This example shows wind speed and direction distribution in May at Slide Mountain, Nevada over the station’s period of record. During the daytime the wind blows from the southwest approximately 50% of the time. About 12% of the time, it is out of the north. During the night, wind from the southwest still dominates, though winds are also out of the west 12% of the time and out of the north 13% of the time.

This graph shows solar radiation for 10 days at a RAWS station in Little Valley, Nevada. The solar radiation graph can be used to determine if clouds were present, which causes less radiation to be received at the station. RAWS and other stations with solar radiation data can be found using the station finder on the Tahoeclim map.

Spatial images of 13 meteorological variables at 7 pressure levels are available for the Tahoe Basin at 4-km resolution from the archive of CANSAC WRF/MM5 weather forecast model outputs. The raw data is also available to download. More information about the CANSAC MM5 and WRF model are available on the CANSAC homepage.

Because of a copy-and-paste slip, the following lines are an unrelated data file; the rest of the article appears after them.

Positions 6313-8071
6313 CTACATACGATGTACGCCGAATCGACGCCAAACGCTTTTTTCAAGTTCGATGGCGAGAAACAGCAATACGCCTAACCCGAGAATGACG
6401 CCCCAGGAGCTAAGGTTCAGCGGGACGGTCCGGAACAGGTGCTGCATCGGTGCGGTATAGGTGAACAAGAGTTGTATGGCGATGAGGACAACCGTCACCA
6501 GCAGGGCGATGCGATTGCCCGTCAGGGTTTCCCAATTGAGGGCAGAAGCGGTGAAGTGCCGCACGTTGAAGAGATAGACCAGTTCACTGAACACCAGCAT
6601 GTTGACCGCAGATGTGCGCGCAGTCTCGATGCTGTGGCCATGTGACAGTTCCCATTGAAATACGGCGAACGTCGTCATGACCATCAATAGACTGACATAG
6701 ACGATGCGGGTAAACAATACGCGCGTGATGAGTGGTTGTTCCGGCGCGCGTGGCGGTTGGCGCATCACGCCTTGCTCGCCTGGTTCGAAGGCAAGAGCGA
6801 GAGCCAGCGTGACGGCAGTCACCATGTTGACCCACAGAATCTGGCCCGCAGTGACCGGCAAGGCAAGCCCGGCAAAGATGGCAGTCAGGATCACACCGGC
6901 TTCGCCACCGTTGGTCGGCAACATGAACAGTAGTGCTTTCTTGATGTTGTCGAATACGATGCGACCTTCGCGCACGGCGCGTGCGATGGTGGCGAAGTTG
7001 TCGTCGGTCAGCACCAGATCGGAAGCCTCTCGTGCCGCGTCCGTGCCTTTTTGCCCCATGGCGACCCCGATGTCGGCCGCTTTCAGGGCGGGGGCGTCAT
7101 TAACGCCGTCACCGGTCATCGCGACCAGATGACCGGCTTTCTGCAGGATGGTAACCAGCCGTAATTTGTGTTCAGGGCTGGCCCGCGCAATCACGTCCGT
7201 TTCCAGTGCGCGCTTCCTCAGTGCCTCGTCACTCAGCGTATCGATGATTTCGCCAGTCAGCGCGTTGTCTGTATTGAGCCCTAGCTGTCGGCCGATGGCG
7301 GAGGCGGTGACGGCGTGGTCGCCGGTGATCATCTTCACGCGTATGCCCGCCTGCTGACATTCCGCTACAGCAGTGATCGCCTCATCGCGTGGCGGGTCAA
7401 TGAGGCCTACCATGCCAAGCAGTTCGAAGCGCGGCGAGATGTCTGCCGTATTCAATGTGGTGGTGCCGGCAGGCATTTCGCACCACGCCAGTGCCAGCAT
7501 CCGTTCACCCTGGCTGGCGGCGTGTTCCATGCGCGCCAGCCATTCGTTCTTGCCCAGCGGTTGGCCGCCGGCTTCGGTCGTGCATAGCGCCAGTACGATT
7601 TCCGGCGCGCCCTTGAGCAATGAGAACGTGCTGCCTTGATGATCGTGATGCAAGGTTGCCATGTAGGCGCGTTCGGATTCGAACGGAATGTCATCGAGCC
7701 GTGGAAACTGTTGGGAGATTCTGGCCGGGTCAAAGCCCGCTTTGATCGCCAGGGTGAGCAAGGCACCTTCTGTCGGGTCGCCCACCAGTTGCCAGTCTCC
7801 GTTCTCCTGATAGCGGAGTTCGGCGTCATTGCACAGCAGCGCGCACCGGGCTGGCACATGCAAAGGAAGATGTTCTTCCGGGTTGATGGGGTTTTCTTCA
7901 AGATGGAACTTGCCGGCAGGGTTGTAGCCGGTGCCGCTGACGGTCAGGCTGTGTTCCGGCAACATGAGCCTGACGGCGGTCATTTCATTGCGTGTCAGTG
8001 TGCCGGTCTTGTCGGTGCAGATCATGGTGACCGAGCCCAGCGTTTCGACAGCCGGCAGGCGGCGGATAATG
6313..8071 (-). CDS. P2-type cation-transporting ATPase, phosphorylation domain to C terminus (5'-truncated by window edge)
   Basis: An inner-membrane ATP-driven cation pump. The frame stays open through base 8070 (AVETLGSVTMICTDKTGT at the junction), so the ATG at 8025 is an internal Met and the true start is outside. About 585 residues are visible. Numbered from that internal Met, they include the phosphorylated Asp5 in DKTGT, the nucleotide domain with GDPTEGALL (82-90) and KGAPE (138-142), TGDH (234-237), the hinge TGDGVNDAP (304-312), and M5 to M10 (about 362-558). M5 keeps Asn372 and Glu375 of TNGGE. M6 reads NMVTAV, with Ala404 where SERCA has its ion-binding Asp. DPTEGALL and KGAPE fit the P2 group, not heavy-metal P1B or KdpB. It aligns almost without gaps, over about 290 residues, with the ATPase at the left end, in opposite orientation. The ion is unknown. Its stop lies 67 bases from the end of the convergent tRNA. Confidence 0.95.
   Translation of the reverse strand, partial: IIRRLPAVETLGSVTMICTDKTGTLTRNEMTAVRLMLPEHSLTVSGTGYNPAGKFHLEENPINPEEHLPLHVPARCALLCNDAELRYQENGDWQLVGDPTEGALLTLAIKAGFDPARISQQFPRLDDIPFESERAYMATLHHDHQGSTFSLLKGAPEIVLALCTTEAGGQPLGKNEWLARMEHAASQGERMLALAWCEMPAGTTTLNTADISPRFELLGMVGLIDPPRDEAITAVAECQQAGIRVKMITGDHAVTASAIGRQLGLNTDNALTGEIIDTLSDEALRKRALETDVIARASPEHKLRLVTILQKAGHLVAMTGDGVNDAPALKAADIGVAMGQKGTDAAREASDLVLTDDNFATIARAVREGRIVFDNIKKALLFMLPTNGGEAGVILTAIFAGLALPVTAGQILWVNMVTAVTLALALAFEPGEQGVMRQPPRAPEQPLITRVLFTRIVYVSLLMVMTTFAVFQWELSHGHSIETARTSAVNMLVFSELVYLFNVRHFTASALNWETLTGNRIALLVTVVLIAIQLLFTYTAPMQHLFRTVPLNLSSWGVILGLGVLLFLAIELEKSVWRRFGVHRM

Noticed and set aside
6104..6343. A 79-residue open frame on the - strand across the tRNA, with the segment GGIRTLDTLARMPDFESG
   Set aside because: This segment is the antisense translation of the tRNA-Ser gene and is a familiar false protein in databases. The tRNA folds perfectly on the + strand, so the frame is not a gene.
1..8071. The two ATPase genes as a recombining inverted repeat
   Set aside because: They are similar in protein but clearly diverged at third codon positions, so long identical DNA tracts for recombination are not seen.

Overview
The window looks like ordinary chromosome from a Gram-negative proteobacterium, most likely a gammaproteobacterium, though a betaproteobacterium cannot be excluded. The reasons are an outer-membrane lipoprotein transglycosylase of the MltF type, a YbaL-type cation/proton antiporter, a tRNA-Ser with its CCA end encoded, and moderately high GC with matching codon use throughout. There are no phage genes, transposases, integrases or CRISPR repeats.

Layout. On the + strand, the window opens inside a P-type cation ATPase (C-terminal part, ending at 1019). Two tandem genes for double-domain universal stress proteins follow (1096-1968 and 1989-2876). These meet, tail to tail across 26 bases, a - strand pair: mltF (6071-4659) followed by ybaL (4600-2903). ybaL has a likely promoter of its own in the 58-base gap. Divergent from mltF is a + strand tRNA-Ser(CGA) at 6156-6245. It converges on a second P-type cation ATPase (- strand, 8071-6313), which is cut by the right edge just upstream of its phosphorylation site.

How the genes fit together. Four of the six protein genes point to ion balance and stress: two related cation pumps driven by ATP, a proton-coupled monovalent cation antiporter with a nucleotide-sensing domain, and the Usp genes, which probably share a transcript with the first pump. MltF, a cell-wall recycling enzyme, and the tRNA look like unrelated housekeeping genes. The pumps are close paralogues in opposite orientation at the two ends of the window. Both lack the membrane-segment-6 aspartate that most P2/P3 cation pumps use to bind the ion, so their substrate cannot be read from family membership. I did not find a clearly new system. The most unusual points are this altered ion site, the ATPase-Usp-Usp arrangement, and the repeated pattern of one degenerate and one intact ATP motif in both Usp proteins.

The left image shows 750 mb (approximately 8000 ft) temperatures over the Tahoe Basin on May 10, 2013 at ???. The image on the right shows winds over the Basin at the same time. Current forecast maps using the WRF model at 2 km resolution are available by going to the CANSAC WRF model output page.